This week the Prime Minister got his wish.
On Tuesday, in his speech to The Australian Financial Review Business Summit, Scott Morrison wanted to get the media talking about the risk of a recession under a Labor government.
On Wednesday we learned Australia was actually already in a recession, at least as measured by economic growth per head.
The release of the national accounts revealed growth per head of population had declined for the previous two quarters, ie the country was in a ‘per capita’ recession. Somehow this result came as shock to the Reserve Bank – but it shouldn’t have. Anyone who’s spoken to a small-business owner in the last few months could have predicted such an outcome.
In response to the national accounts, the Coalition claimed that a statistical measure few people have ever heard of, “real net national disposable income”, was a better indicator of the economic conditions. (Hopefully the government won’t try to put that on car bumper stickers.) Meanwhile others tried to claim that declining growth per head wasn’t really a ‘real’ recession.
What’s been ignored over the last few days amidst all the talk of a recession is the statement from the Australian Bureau of Statistics that government expenditure “was the main contributor to growth in the quarter, due to increases in social benefits to households from continued government spending on disability, health and aged care services”.
In other words, over the last three months the main reason the economy got bigger was because the government got bigger.
The irony for Scott Morrison and the Treasurer Josh Frydenberg, although of course they can’t acknowledge it, is that if the economy is in a recession their chances of being re-elected actually increase. The Coalition consistently outpolls Labor on the question of which party is better at managing the economy.
Something else that’s been largely ignored is the speech to the Summit from the leader of the opposition, Bill Shorten the day after the PM. Shorten said he wanted to make the next election “a referendum on wages”. What he didn’t say was how higher wages were going to be paid for – but then again perhaps in the context of the $200 billion in extra taxes he’s promised to implement if Labor wins office, he didn’t need to.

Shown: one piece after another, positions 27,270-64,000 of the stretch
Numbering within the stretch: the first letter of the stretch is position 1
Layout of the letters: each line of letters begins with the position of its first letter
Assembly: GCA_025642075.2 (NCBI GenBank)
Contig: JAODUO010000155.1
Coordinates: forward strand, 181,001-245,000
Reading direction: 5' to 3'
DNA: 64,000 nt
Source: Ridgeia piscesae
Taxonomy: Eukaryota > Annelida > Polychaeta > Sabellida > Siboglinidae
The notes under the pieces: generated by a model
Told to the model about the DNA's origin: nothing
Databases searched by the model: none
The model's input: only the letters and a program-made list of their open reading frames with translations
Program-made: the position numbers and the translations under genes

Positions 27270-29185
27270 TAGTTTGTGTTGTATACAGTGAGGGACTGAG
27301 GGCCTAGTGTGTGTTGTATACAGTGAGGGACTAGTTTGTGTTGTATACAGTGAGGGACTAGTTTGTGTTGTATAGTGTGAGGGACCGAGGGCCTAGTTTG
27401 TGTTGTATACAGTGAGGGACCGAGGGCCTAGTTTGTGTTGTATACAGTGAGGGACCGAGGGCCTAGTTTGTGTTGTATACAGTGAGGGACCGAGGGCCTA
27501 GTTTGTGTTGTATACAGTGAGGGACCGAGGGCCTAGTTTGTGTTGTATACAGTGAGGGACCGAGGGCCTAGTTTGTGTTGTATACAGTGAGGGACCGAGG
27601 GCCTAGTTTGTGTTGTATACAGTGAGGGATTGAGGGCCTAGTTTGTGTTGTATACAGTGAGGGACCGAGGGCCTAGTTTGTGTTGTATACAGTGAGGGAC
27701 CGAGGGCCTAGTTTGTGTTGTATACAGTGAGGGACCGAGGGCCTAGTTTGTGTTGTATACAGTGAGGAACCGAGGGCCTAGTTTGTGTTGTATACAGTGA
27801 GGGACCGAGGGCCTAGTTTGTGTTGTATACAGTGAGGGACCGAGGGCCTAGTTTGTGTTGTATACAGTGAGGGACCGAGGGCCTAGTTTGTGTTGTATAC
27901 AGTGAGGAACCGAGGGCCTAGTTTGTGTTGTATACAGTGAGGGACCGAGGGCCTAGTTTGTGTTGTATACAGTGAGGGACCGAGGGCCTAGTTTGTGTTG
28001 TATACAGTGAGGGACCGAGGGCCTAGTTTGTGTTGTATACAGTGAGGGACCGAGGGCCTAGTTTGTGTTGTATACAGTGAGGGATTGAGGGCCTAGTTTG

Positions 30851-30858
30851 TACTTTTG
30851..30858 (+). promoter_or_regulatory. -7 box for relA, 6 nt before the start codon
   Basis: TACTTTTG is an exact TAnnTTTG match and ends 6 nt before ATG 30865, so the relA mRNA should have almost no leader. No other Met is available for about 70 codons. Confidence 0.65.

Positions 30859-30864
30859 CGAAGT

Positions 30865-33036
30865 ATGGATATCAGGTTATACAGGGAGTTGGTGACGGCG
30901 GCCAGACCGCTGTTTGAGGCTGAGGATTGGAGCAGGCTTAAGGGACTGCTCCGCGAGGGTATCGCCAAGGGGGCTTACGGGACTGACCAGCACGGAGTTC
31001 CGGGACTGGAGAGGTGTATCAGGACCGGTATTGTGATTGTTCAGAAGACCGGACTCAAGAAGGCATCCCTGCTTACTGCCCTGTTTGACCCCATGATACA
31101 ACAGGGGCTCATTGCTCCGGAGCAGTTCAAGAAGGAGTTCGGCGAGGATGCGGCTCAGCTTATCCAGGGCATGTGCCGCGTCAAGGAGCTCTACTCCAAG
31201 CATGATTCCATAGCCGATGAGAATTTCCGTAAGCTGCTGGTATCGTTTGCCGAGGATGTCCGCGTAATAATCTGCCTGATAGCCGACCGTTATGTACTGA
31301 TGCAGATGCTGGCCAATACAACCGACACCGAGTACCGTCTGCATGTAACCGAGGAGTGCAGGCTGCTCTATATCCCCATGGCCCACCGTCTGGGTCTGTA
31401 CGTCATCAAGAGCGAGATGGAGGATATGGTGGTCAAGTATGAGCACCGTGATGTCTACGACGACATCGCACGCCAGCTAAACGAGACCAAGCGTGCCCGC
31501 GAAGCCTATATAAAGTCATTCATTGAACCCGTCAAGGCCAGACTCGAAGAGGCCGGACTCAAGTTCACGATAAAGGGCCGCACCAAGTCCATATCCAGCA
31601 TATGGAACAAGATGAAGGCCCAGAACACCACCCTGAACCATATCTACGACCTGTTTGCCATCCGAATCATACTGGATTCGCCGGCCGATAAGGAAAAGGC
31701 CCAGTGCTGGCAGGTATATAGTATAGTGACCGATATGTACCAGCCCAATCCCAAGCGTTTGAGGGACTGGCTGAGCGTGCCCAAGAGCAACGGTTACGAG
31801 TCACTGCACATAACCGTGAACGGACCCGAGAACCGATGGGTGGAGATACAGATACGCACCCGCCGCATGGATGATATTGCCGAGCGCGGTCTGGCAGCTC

Under the Coalition, economic growth has been fuelled by higher government spending and higher taxes – which is presumably how Labor believes it can fund its promise of higher wages.
The problem with Labor’s approach is that so many of the assumptions upon which their policies are based are wrong.
For example, Shorten claimed “inequality is at historic highs”. This simply isn’t true. The high taxing and high spending of successive Labor and Coalition governments has resulted in the country creating a welfare state in which inequality is low and declining.
Then from the opposition leader came the statement that stagnant wages are “proof that leaving it to the market leaves Australians struck in working poverty”. Wages and conditions in this country have hardly anything to do with the free market. According to the World Economic Forum, Australia ranks 105 out of 140 countries for flexibility of wage determination and 100 for “flexibility of hiring and firing workers”.
Similarly Shorten said that many Australians are “trapped” in labour hire arrangements and that “insecure” work and rates of casualisation have increased. Again this is simply not true.
In his submission to the Victorian government’s inquiry to the On-Demand Workforce, John Lloyd, a former Commonwealth Public Service Commissioner and now director of workplace relations policy at the Institute of Public Affairs, pointed that a recent CSIRO study found that 88 per cent of people working as freelancers would continue freelancing even if they were offered a full-time position.
The percentage of the workforce in a ‘casual’ employment arrangement, defined as one without entitlements, but which may be compensated by ‘casual leave loading’, in 1997 was 24.18 per cent. In recent years the share of casuals in the workforce peaked in 2004 at 25.72 per cent, and in 2017 that share was 25.08 per cent.
Unfortunately for the future of Australia’s prosperity, it increasingly looks like Labor has created its industrial relations according to an alternative reality based on Trump-style alternative facts.